3 The source of allwaves is somethingthat vibrates.A repeating, back-and-forth motion about an equilibrium position is a vibration.
4 Some Definitions A wave is a disturbance that propagates through space and time, usually withtransference of energy.Propagate - to move Transference - a transferA wave moves energy from one place to another.
5 All waves have Crest - Highest point on the wave troughCrest - Highest point on the waveTrough - lowest point on the waveWavelength () lambda.length from crest to crestMeasured in meters.Amplitude - height of waveMeasured in meters about the midpoint.
6 Frequency The amount of cycles per second. Measured in Hertz (Hz.) Ex. A dog wags its tail 5 times a second.Tail wags with a frequency of 5 Hz.MathWavelength times frequency = wave speed.
7 Try This! Use the math formula from the previous slide. Sound travels at 340 m/sec.A good low bass note of c# has a frequency of about 34Hz.What is the wavelength of the note?
8 Period The time it takes to move through one cycle is the period The period is the reciprocal of the frequency.They are inverselyrelated.We use the Greekletter (tau) torepresent the period.
9 The Pendulum The time of a back-and-forth swing of the pendulum is called the period.The period is measured in seconds.We use the Greek letter (tau)to represent the period
10 More about the Pendulum The period of the pendulum depends onthe length of a pendulumandthe acceleration of gravity.
11 Simple harmonic motion The back-and-forth vibratory motion (often called oscillatory motion) of a swinging pendulum is called simple harmonic motion.The pendulum is an example of simple harmonic motion.
12 Two Kinds of Waves Fundamentally, there are two types of waves. Before we get to the two kinds of waves, you need to know a word.Medium - any solid, liquid, or gas.
13 Transverse WavesWhenever the amplitude of the wave is at right angles to the direction in which a wave travels, the wave is a transverse wave.Transverse waves do not need a medium to propagate through.
14 Longitudinal WavesWhen the particles oscillate parallel to or along the direction of the wave rather than at right angles to it, the wave is a longitudinal wave.Sometimes called compression waves.Longitudinal waves need a medium to propagate through.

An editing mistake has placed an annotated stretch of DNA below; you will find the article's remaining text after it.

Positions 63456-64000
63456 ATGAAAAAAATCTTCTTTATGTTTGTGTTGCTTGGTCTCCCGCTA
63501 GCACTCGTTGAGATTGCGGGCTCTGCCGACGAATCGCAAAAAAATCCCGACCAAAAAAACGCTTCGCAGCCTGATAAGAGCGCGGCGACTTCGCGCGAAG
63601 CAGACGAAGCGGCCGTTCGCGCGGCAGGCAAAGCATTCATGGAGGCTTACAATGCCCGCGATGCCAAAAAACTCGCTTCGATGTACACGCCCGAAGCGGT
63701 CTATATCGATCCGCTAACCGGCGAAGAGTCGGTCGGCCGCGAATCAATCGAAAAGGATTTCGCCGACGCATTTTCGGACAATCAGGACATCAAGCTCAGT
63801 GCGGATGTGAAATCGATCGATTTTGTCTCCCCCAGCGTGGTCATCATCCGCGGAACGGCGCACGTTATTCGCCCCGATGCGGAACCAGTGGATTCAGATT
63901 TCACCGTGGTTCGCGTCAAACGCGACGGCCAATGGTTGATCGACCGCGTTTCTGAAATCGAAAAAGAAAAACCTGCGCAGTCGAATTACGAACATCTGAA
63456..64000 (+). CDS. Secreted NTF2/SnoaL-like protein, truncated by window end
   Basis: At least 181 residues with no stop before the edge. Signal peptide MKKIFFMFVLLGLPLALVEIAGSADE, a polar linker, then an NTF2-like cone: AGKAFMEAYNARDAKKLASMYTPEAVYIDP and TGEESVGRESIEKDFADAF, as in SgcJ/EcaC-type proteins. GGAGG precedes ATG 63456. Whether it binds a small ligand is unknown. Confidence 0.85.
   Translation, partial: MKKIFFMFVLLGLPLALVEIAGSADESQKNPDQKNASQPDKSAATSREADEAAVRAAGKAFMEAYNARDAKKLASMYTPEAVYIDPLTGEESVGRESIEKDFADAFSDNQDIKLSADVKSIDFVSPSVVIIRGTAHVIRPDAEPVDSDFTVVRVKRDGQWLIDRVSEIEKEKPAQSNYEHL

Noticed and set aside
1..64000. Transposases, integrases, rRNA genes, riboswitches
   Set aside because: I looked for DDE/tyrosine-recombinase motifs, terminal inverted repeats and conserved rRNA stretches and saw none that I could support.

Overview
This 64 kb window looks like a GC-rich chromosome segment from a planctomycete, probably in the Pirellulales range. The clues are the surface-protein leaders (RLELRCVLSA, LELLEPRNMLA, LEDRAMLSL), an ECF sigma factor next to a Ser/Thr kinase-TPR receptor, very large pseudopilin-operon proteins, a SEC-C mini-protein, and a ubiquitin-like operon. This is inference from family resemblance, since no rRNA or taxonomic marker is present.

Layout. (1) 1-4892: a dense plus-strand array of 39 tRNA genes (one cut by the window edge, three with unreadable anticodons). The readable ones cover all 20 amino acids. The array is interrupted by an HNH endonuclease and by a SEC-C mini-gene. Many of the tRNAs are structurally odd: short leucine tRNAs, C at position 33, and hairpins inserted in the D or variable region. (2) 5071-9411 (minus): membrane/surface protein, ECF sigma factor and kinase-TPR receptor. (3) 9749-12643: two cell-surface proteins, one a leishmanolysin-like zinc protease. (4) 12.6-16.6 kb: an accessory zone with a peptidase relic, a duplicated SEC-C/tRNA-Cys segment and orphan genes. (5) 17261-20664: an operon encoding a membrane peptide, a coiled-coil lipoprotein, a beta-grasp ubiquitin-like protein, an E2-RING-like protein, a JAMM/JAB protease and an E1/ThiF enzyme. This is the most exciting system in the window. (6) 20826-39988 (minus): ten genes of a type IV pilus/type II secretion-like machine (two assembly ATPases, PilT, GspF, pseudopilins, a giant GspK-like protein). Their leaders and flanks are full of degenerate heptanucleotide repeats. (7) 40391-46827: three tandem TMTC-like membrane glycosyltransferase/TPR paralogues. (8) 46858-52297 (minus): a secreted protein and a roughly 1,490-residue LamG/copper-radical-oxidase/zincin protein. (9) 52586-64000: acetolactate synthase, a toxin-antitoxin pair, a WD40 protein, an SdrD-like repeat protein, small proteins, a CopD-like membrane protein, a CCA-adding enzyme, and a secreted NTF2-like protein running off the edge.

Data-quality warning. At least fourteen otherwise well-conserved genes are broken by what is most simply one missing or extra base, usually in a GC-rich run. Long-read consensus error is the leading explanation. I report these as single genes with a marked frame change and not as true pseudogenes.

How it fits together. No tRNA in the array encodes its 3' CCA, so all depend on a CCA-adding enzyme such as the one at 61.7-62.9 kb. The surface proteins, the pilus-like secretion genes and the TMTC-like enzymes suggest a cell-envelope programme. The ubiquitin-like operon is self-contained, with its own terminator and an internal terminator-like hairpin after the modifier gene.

15 Difference between Transverse and Longitudinal Waves
16 Standing WavesWhen waves hit solid boundaries, like the walls of a room, standing waves can appear.It appears that the waves is stationary, but it is really moving in a way that makes it look like that.
17 Nodes and Antinodes Node- Place that does not move Antinode- Place of maximum displacementAntinodes are half way between nodesAnti-NodeNodeNodeAnti-NodeAnti-Node
18 Interference When two waves cross paths, they are said to interfere. This interference can be broken up into two categories.
19 Constructive or Destructive Constructive Interference- When two or more waves interfere and the resultant wave has a larger amplitude.Destructive Interference- When two or more waves interfere and the resultant wave has a smaller amplitude than the original waves.
21 Doppler EffectThe shift in frequency due to the motion of the source of waves.As a wave source approaches, an observer encounters waves with a higher frequency. As the wave source moves away, an observer encounters waves with a lower frequency.
22 Bow WavesA bow wave occurs when a wave source moves faster than the waves it produces.
24 Slinky Lab Wrap UpDescribe the amplitude of the first waves that you made. What are these waves called?Describe the amplitude of the second kind of waves that you made. What are these waves called?How are the amplitudes of the two waves different in relation to the way the waves propagate?What happened to the waves as you made the slinky tighter?
25 Summary of Tick Tock Lab Answer the following questionsDefine PeriodWhy does the mass of the pendulum fall towards the ground?What are the two things that change the period of the pendulum?What was the length of the pendulum with a period of 1 sec.?
26 Mini Quiz Get out a piece of paper. Define Transverse waveDefine Longitudinal WaveAre sound waves different than light waves?